We took many trips with Tanho Sunim to famous temples throughout Korea. He would explain the history and talk about the important things that had happened there, and would give us a Dharma talk as well. And every time, he would talk a little about Daehaeng Kun Sunim. He described her as a truly outstanding practitioner, and if she would come forward and start teaching, it would be an incredible blessing for our entire country. Whenever Tanho Sunim’s travels took him in the vicinity of the Anyang Hanmaum Seon Center, he would always stop by to visit her. He would take us with him, so we too were able to meet Kun Sunim from time to time.
There was a famous laywoman who took great joy in being able to offer meals to outstanding sunims, and the sunims always enjoyed being invited to her home. She also invited our monthly group quite often, and quietly provided us with financial support as well. Even when he was invited there, and
someone else’s guest, Tanho Sunim would praise Daehaeng Kun Sunim’s qualities! Every time we met him, he would talk about her. It was obvious that he wished very deeply for Daehaeng Kun Sunim to start teaching.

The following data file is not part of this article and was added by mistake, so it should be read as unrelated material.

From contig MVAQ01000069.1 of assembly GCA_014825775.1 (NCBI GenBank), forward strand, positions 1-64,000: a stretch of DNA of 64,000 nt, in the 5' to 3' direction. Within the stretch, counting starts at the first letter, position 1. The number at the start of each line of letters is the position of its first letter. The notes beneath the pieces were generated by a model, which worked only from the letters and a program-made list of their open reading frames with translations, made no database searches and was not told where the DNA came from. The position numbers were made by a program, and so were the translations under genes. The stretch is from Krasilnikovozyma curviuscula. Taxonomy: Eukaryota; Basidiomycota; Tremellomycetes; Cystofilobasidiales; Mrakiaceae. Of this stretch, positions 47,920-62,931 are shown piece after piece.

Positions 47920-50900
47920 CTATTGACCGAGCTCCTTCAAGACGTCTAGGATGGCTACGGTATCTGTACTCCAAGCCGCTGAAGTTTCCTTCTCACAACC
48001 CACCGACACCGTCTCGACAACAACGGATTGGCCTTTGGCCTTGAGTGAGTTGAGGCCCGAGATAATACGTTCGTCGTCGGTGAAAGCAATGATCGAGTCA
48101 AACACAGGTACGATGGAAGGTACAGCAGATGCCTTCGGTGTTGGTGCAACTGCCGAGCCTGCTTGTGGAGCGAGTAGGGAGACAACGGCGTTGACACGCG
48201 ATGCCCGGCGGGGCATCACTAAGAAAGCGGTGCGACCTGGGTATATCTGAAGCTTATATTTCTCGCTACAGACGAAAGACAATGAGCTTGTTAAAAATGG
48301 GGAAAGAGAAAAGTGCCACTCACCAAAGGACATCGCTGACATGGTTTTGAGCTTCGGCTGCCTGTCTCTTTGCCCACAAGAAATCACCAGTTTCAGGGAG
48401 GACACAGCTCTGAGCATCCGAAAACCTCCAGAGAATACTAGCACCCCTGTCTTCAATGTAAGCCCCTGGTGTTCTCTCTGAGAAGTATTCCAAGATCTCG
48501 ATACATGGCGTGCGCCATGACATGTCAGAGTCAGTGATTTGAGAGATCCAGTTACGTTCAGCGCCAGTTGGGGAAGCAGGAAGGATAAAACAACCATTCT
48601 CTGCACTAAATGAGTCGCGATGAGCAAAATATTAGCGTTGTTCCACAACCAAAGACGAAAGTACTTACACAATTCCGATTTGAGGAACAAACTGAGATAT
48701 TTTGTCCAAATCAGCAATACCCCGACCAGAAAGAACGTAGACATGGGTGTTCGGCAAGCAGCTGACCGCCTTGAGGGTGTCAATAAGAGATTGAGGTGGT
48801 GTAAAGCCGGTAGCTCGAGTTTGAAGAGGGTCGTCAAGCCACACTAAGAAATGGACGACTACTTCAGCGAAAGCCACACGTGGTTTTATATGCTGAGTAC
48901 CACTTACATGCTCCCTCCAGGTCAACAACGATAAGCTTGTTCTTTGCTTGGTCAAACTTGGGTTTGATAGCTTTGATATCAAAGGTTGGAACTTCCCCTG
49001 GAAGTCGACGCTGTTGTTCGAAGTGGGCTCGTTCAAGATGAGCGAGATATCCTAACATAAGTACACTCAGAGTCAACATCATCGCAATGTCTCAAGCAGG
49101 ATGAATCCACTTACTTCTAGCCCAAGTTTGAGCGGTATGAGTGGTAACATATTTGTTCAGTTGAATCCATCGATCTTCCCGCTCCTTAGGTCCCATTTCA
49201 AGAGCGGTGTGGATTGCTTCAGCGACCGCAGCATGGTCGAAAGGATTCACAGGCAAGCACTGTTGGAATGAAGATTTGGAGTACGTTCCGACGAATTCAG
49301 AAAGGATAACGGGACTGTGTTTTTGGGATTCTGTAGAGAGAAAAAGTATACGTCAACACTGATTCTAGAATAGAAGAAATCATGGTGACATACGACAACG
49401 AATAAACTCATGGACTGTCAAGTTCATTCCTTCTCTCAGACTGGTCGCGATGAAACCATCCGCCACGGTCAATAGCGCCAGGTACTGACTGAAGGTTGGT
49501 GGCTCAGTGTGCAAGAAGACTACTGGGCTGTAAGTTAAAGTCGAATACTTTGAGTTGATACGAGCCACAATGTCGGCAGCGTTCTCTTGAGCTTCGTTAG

I guess it was somewhere around the Yaksu district of Seoul, when Tanho Sunim had been invited to give a talk. I’d driven him, and as soon as we had finished, he asked me very sincerely to help Daehaeng Kun Sunim in any way I could. “If there’s anything you can do for her, do it. With your help, the Buddhist community of Korea would gain a great teacher.” I guess he felt I could do something because I was involved in a great number of social organizations. For example, I was the president of the Korean Federation of Martial Arts, and had been responsible for setting up and organizing several very large Dharma talks for outstanding sunims. [What’s unspoken here is that Mr. Park was very active in society. He was actually fairly famous, had a lot of connections, and knew how to make things happen.- translator]